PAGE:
But that’s on the good days.
On bad days, I can barely get out of bed by myself. Showering is erased from possibility. Getting changed, depending on which part of my body is causing the most discomfort that day, sometimes ends up with me stuck half inside a shirt unable to lift my arms any further. All my time spent trying to move usually eliminates any chance of having a substantial breakfast and I remove as much as possible from my bag to lessen the load for the day.
I’ve been to your class on bad days. I’m not sure if you’ve noticed. Those are the days I don’t participate and where I’m counting the seconds until I’m not in this ill-fitting desk…Where I can’t focus because of the pain. Where we make eye contact and I look away because I don’t want you to see the tears that stay in my eyes.
But today is an even worse day. I haven’t gotten out of bed and I don’t know when I’ll be able to manage that. This is probably too much information for you, but I’ve had to use the restroom for hours, but my body simply can’t function.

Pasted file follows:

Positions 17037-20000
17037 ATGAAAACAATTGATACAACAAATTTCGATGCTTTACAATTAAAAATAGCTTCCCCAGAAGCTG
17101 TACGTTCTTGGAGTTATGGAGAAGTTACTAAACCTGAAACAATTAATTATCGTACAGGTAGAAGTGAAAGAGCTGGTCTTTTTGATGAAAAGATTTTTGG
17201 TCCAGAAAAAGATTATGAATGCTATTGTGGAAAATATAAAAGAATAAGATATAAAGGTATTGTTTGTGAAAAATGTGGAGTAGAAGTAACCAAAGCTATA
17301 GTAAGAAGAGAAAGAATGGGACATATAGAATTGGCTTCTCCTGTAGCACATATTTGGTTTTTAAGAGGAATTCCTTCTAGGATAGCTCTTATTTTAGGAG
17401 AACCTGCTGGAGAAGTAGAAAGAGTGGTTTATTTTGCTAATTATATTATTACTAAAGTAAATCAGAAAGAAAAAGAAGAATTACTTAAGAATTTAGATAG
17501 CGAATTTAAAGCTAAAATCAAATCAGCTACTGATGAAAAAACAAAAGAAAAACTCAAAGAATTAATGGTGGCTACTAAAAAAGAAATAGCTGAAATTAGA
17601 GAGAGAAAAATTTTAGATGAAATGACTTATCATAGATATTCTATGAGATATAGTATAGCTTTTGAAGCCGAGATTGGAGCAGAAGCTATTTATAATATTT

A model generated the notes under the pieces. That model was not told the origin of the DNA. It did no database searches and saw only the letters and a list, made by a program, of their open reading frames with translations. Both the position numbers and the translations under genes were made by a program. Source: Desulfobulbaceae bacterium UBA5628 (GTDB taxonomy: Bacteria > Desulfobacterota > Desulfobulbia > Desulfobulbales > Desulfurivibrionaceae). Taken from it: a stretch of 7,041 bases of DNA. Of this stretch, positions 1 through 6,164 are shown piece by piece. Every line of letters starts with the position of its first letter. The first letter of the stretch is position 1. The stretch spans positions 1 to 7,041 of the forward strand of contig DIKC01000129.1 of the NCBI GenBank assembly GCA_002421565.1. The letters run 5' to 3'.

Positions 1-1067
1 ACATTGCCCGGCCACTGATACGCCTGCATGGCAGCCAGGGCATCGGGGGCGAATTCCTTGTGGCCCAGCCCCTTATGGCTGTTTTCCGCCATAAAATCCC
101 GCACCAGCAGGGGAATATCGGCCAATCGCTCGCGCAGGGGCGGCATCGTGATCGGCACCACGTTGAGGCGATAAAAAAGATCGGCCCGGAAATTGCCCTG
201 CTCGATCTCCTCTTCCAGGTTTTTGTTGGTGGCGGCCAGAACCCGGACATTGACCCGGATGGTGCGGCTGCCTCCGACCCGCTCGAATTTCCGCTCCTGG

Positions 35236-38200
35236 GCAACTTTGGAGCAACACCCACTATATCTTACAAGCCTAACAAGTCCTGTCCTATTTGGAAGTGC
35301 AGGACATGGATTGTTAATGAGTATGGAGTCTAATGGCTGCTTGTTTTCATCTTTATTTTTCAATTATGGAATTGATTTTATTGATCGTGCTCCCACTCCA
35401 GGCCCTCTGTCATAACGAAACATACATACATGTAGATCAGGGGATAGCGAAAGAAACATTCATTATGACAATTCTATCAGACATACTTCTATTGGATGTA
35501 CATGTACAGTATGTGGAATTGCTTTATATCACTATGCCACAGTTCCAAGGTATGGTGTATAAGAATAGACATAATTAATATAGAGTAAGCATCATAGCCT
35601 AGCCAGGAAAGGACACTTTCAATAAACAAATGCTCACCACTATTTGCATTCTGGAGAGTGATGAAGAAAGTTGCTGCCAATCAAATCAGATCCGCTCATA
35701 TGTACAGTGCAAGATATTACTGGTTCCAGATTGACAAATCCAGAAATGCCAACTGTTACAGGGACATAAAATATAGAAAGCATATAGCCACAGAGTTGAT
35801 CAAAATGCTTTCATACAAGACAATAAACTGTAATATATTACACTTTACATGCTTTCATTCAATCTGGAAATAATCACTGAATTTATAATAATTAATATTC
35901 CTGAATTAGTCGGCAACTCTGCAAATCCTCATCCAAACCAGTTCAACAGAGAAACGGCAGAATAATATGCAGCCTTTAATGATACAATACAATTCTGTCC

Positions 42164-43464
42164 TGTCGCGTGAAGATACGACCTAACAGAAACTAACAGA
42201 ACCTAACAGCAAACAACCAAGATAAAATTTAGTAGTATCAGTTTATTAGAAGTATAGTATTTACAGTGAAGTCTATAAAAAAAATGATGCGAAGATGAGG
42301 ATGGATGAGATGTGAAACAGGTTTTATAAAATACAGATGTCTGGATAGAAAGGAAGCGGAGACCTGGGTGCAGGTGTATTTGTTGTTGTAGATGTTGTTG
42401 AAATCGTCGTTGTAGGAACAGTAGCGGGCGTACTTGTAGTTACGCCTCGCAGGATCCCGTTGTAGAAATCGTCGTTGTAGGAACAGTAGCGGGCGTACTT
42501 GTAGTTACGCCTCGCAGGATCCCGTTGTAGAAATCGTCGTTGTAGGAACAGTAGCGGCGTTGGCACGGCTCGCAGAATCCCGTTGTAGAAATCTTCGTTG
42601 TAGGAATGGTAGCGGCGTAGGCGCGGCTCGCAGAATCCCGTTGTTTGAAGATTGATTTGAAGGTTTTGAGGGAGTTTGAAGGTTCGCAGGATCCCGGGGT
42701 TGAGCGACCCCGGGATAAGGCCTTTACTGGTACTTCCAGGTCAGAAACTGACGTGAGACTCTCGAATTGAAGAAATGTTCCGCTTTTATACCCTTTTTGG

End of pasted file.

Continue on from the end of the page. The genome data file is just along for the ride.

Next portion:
And to be honest, my mind is completely zapped as well. You may not tell because you only get this finalized email, but it took me a great deal of time to write. (Thankfully, speak-to-text technology is a lot better than what it used to be.)
If I sent you the first draft of the email you wouldn’t be able to understand it. Autocorrect can’t fix everything, unfortunately. And you know how I write. I’m polite and cordial. Sending a quick, “In pain won’t make it to class sry thx,” isn’t the impression I want to leave in your mind.
I’ll stay up on the syllabus and make sure I’m up to speed by the next class. Any insight on plans we could work out to make sure I’ll stay successful this semester would be great. Though, I do know that you’re busy and won’t always be able to make extra time for a student like me.
I look forward to (hopefully) seeing you in class next week!
That absent student again